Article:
Mid October, 2013
Autumn weather here on the farm, time soon to hunker down for the winter. Leaves turned beautiful colors and slowly falling off the trees. Garden is finished for the year, was a very good crop. Flowers froze.
But we did take a week's vacation and drove to Branson, Missouri, 1635 miles round trip. Country music theaters, over 60 of them, and we managed 14 of them, 3 each day, morning, afternoon and night shows:
Dolly Parton Dinner Theater, Dixie Stampede, very good.
Brett Family - too modern for us.
Roy Rogers, Jr. Very good, nostalgic for his FAther's toons, cowboy style.
Presley - Someone gave us free tickets, worth $70, and good front row seats.
Branson Scenic Railroad, a 40 mile trip. Visited with people from Colorado.
Veteran Uniform Museum, clothing and rifles from all wars.
Jim Owens, a favorite singer of ours.
Shoji Tabuchi, the Japanese Fiddle Player, getting to modern for us, left early.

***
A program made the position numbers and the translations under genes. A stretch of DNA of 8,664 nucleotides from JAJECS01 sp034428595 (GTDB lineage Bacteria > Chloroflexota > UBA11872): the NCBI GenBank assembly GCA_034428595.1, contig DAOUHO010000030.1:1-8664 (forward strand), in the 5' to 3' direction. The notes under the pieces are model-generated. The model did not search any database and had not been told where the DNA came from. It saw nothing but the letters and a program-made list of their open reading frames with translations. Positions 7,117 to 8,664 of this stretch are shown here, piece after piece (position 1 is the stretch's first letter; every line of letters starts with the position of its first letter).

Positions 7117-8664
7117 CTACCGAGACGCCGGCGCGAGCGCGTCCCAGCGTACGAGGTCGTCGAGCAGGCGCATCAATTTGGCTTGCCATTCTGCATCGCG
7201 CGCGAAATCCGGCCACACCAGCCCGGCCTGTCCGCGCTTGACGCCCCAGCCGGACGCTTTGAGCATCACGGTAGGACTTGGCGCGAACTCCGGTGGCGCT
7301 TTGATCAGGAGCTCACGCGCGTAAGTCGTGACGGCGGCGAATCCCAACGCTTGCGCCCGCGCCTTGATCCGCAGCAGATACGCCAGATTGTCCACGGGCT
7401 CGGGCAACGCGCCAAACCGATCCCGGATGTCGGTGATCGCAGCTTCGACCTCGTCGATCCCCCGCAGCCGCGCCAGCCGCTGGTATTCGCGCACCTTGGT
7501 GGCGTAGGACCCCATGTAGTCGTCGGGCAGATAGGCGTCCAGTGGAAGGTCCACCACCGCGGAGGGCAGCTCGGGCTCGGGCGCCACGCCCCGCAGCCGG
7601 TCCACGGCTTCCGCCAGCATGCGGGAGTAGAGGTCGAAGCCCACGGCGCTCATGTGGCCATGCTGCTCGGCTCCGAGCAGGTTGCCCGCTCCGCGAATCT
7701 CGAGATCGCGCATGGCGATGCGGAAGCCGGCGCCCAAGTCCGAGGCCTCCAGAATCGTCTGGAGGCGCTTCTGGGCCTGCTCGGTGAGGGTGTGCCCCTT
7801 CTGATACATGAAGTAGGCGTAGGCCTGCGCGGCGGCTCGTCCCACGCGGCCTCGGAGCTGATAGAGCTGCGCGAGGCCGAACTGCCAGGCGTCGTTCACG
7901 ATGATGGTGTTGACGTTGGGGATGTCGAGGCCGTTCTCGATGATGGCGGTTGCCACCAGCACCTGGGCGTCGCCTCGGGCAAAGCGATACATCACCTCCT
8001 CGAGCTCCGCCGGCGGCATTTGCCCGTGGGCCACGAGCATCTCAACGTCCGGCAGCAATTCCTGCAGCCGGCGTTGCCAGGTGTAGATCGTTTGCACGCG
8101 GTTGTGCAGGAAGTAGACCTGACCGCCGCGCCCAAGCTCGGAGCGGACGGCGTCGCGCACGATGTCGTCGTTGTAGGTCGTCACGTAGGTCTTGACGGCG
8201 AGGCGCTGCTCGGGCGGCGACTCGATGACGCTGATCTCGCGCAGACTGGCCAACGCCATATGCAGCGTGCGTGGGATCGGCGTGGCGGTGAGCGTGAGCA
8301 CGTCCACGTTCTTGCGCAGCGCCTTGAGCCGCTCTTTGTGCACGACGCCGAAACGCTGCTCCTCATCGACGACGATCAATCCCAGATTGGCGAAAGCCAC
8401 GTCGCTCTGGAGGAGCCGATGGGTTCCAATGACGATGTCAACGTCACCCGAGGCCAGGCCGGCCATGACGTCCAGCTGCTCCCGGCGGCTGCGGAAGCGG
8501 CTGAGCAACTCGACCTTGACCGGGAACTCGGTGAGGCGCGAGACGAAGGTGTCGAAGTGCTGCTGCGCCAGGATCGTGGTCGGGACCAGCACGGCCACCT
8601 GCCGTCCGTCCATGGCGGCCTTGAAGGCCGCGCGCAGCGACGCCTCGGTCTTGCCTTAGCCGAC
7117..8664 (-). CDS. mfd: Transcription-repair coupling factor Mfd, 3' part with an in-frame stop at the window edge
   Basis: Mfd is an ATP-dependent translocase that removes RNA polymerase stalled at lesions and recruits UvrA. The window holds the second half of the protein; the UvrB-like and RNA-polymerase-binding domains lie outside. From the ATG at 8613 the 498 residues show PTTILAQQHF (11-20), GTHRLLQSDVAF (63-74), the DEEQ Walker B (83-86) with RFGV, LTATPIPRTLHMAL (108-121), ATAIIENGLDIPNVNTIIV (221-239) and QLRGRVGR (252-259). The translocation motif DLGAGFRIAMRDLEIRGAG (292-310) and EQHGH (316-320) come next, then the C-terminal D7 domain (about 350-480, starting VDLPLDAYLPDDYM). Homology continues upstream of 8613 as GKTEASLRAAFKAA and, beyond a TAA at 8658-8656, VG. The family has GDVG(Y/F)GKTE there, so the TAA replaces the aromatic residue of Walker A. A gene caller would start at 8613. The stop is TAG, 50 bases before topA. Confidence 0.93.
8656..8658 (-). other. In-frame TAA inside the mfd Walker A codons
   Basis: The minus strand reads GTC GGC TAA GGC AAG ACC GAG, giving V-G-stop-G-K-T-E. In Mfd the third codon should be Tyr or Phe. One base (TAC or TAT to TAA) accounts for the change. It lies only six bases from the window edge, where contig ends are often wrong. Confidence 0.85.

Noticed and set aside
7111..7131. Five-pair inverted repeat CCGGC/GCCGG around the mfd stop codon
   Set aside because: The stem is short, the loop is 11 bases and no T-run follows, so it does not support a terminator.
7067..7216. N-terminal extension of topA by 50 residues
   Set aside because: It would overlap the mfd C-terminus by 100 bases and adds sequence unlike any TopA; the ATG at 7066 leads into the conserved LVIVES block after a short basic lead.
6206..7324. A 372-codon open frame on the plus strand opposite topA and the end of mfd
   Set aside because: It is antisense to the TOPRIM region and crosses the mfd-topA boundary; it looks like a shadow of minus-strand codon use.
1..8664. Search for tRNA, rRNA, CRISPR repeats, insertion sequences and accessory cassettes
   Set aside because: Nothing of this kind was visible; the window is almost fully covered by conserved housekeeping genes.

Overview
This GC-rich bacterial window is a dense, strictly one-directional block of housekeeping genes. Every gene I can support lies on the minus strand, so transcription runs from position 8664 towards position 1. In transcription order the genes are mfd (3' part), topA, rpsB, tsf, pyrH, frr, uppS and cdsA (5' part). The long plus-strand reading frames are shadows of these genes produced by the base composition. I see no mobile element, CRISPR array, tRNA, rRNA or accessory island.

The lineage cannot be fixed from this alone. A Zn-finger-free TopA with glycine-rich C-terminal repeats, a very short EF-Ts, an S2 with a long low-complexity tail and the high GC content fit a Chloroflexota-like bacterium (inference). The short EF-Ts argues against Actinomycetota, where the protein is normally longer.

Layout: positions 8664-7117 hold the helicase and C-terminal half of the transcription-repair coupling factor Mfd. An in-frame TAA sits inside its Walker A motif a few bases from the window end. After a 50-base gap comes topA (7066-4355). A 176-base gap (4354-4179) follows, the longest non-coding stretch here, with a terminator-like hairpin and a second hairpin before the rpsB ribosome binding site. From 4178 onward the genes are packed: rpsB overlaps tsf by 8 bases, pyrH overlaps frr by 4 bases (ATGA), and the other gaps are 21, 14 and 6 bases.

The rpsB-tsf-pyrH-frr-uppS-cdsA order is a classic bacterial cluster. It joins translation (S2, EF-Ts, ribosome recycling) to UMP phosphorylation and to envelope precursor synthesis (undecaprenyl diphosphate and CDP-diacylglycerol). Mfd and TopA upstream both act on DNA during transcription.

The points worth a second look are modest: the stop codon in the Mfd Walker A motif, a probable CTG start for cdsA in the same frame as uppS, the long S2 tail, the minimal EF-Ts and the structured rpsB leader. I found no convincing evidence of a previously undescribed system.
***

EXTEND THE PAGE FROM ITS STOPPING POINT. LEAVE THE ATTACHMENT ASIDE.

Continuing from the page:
Russ 81st birthday October 9, took him out for breakfast at the Waffle House.
Supper at the Cracker Barrel for Country Fried Steak.
Doug Gabriel, good.
Bald Knobbers, silly comedy and good music.
Hughes Brothers, 5 brothers, Mormons, with 35 children all in the show.
A Patsy Cline imitator, good old music.
Packed most of our own food, because we didn't have a lot of time to eat out, too many shows to see. Nice motel, with a refrigerator and microwave. Been 6 years since we were to Branson, then saw all their Christmas shows. This may be the last time we have the strength to travel that far. Had beautiful weather while in Branson, had to come home through St. Louis in the rain and dark. Stopped by Keith on the way home, he had a good rice and ranch chicken lunch for us and sent some home.
All for this time,
Russell and Delores Miller
copyright Russell and Delores Miller, 2013Delores Miller lives with husband Russell in Hortonville, Wisconsin. In the summer of 2007 they celebrated their 50th wedding anniversary with a party hosted by their five children and ten grandchildren. It’s been a long road. Dairy farming until retirement in 1993, they continued to 'work' the land, making a subdivision of 39 new homes on their former hay fields.